In the context of this article, namely whether an investor that invests in a business and receives an E2 or L1 visa and subsequently creates 10 full time jobs may apply the investment and job creation to an EB5 Green Card. L1 and E2 have a huge distinction. The purpose of an L1 visa is to transfer an employee of an overseas company to a related or affiliated company in the U.S. The transferee is viewed as an employee of a separate overseas entity and of the U.S. entity and not an investor. In many cases, especially in small businesses, the transferee is both an investor of the overseas company and the U.S. company. However, in the eyes of the U.S. Immigration law, the transferee is an employee. In contrast, U.S. Immigration views the E2 investor as an investor. Similarly, in an EB5 green card Immigration views the foreign national investor as an investor. Apples to apples and oranges to oranges, but do not compare apples to oranges, is an American saying. Similarly, an E2 investment is comparable to an EB5 investment, while an EB5 and L1 are apples and oranges.

E2 to an EB5 - There must be an infusion of Capital, not just retention of profits

Provided an E2 investor meets the requirements for an EB5, under the right circumstances, an E2 investment and job creation may be applied to an EB5 green card. As Kenkhuis v. INS holds, an EB5 investment "requires an infusion of new capital, not merely a retention of profits of the enterprise." Kenkhuis v. INS no.3. OI-CV-2224-N (N.D. Tex. Mar 7, 2003.) If an investor is going to pursue an E2 with an EB5 as the ultimate goal, it's important to plan accordingly and to seek the assistance of an experienced immigration lawyer and business advisor/accountant. It would not be pleasant to be successful in the E2 business, invest $1m one way or another, create 10 US full time jobs, and then find out that the source of funds is not sufficient for EB5 purposes.

L1 or EB5 For the Investor From India or China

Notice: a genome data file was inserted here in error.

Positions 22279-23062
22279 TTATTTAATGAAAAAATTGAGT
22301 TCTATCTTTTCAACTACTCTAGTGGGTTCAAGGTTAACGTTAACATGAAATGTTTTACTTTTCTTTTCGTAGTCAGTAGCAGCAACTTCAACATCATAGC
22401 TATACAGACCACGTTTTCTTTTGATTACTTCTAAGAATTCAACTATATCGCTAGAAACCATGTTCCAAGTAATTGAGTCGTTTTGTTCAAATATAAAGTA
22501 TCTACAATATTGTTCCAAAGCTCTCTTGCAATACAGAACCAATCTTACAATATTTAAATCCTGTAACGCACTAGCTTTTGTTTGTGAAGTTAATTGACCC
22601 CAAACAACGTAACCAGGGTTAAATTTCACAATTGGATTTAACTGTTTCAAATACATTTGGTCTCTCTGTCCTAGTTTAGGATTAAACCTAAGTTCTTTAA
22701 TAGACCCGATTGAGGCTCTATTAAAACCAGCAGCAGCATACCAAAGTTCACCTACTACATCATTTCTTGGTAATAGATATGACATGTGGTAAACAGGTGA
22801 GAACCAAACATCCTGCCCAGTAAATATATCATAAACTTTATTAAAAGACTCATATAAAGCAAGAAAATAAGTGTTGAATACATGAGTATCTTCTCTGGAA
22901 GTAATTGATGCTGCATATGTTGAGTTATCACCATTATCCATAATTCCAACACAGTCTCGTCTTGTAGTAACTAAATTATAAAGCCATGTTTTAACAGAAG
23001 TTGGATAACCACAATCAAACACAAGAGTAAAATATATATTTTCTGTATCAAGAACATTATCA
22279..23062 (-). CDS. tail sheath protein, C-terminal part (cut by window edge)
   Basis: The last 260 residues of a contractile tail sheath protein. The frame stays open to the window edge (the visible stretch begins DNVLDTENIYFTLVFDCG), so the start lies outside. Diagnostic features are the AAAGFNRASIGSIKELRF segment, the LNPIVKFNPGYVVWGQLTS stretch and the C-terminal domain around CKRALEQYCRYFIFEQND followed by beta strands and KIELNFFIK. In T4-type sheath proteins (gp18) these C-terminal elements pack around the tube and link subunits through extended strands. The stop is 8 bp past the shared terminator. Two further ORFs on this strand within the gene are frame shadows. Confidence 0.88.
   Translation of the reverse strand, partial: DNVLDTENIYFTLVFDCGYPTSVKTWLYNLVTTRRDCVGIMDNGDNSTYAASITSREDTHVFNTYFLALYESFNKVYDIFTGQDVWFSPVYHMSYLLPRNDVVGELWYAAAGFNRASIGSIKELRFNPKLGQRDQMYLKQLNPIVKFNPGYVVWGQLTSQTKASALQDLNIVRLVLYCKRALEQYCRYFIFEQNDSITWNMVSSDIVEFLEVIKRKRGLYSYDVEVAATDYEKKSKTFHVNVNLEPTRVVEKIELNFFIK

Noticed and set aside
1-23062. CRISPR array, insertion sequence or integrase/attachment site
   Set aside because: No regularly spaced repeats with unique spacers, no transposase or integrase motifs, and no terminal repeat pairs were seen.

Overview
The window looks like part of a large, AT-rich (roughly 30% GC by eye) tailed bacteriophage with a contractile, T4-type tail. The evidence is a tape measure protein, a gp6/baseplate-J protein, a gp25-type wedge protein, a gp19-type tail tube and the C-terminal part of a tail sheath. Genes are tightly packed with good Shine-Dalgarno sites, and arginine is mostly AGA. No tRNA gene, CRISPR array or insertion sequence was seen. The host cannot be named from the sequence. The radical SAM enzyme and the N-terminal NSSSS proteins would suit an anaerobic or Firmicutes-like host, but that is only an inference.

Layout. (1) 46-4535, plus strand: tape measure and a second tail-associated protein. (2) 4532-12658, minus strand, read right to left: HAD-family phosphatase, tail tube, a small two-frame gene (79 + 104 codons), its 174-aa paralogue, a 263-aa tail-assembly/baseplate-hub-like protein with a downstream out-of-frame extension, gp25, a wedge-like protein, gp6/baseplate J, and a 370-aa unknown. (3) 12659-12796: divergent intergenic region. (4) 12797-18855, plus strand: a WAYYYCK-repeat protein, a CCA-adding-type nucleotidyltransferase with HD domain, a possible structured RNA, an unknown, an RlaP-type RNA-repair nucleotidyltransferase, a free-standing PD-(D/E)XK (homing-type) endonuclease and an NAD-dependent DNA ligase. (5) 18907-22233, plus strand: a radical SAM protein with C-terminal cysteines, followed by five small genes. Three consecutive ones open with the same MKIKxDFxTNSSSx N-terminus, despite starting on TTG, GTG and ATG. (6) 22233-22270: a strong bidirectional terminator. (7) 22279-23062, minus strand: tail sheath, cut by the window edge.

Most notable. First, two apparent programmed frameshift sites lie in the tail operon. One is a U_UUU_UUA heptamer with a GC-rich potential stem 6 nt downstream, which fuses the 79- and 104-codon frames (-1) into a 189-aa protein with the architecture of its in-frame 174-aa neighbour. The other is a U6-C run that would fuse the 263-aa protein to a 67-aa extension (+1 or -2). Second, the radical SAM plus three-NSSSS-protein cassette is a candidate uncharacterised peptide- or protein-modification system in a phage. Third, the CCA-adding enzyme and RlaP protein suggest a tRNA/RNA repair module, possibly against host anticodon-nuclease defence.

Investors from India, China, and other non-treaty countries are faced with the decision, go for an EB5 Investor Green Card or consider an L1 and subsequently and EB1C (International Manager or Executive Green Card). Generally speaking L1 cases for new and/or small U.S. businesses are scrutinized more than larger established entities in the U.S. (this is not all cases but just a general proposition to consider.) Moreover, does the investor want to start off large in the U.S., if so, then perhaps an EB5 is the correct strategy. Remember, the EB5 process requires an initial I-526 petition for conditional residency. Once the I-526 petition and Immigrant Visa are approved, the investor may enter into the U.S. as a conditional resident. The investor must then create 10 full time U.S. jobs within 2 years (some cases are given 2 1/2 years) and a permanent green card can be obtained through the filing of an I-829 petition and adjustment of status application. An EB5 case (from date of filing the I-526 petition) is looking at a minimum of 2 years, but in most cases at least 3.5 years from date of filing the I-526 petition (taking into account processing times). The other option is to pursue an L1, which in some cases can be obtained in approximately 2 to 8 weeks with premium processing. If it's a new entity in the U.S. an L1 will be issued for 1 year, in which the investor will want to file for a renewal after 1 year. The investor in many cases may want to wait until the L1 renewal is approved before filing the EB1(c) Green Card. However, each case has a unique set of facts and there are various strategies. As mentioned above, it's important to work with an experienced immigration lawyer and business advisor/account/lawyer.